Si tus alumnos son como los míos, los phrasal verbs son su peor pesadilla. Pero desafortunadamente, son tan utilizados por los angloparlantes (y más en los negocios) que no pueden escapar de ellos.
Mis alumnos a menudo me preguntan cuál es la mejor forma de aprender phrasal verbs y les digo categóricamente que memorizar una lista de verbos compuestos fuera de contexto es un gran error. Lo que es mucho más efectivo es aprenderlos en los diferentes contextos en que se encuentran.
Por eso prefiero enseñar phrasal verbs agrupados en temáticas. Así fomentamos 3 aspectos:
- Muestra a los estudiantes que los phrasal verbs son una parte normal del inglés.
- Los estudiantes tienen menos probabilidades de sentirse abrumados por demasiados verbos compuestos a la vez.
- Les permite practicar usando los verbos compuestos en el contexto correcto.
Phrasal verbs for small talk
Imagina que tienes una reunión con un cliente y estáis tomando previamente un café. Algunos phasal verbs que puedes escuhar son:
I was called in (= asked to do something) by my boss.
I need to catch up (=do something that should be done) with my emails.
We are putting in (give) hours and hours.
They won’t give up (=abandon) their demands.
We shouldn’t give in (=surrender) to bully tactics.
Do you think they picked up (=receive) the message?
I will need to get back to you (=reply) on that.
Can we work something out (=agree) here?
I agreed to step in (=take their place)for my boss.
You need to run this by (=tell) the client.
Who set this up (=arranged)?
My colleague said they would put in a good word (=say something positive) for me .
That team always stick up for (=support) each other.
I don’t know who to turn to (=get help from).
You can always count on (=depend on) me.
Phrasal verbs for business meetings
Ahora veremos otros phrsal verbs comunes para reuniones, en este caso planteamos un texto en el que podrás enocntrarlos todos «encadenados»:
The date and time is set and they put it (= schedule it) in your diary.They need to bring forward (=make it earlier) the time of the meeting to suit everyone.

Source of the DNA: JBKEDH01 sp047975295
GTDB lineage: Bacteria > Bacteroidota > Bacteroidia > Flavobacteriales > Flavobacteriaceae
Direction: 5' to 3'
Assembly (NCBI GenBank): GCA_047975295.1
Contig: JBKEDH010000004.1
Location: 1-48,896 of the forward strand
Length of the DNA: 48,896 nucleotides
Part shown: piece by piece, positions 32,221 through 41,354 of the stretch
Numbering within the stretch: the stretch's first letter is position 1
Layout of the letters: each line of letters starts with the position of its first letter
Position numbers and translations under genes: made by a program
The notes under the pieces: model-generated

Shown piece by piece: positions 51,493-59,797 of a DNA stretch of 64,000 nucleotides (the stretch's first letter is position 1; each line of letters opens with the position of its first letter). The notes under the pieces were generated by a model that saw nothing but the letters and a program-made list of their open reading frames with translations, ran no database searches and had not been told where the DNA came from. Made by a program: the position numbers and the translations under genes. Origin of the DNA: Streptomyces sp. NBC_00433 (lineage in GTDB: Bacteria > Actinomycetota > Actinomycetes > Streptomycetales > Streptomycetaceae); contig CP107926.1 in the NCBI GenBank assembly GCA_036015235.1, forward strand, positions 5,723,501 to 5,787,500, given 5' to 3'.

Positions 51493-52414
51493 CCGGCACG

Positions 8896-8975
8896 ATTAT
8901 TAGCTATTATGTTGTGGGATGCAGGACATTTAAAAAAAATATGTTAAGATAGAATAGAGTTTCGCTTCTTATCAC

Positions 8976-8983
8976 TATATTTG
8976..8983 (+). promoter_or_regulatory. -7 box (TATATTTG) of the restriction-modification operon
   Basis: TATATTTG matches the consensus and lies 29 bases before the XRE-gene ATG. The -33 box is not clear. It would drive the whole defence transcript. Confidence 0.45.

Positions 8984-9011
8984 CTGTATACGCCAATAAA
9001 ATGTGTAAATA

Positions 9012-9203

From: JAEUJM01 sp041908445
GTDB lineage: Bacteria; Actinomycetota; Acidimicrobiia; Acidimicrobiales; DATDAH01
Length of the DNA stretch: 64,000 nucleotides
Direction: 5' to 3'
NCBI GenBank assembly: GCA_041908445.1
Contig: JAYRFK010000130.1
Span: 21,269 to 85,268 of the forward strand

They then get a call from a colleague to say that something has come up (=happened) and they decide the meeting has to be put back (=postponed) to another day. No problem. In a way they’re quite relieved because they have a mountain of things to do and they were worried that they might have had to call off (=cancel) the meeting anyway.
During the meeting, they have a number of issues they need to raise and deal with (=manage). They may have outlined the items in an agenda that they’ve circulated to everyone beforehand. With some issues, they may have to weigh up (=think carefully about) their advantages and disadvantages before taking action. This could take a while and they might encourage their colleagues to join in (=participate) the discussion.
Sometimes they need to look into (=to investigate/research) a matter before taking a final decision. If that’s the case, they might note down (=write) all the points raised during the meeting to help themselves.
Some people don’t like to be interrupted when they’re talking, while others don’t mind if someone steps in (=interrupt) with their point of view. I have had times when I’ve had to cut in (=interrupt) especially when I thought that a colleague was going on (=continuing without stopping) about something truly unimportant.
There is always someone in a meeting who just keeps rabbiting on (=talking too much about something that’s uninteresting) about some subject that no one else is interested in. So, I often tell my colleagues that we need to press on (=continue) with the other items in the agenda. After all, there’s nothing worse than having a meeting that drags on (=continues for far too long), is there?!
¿Qué te han parecido estas explicaciones? ¿Te han resultado útiles?
Autor: Shanthi Cumaraswamy Streat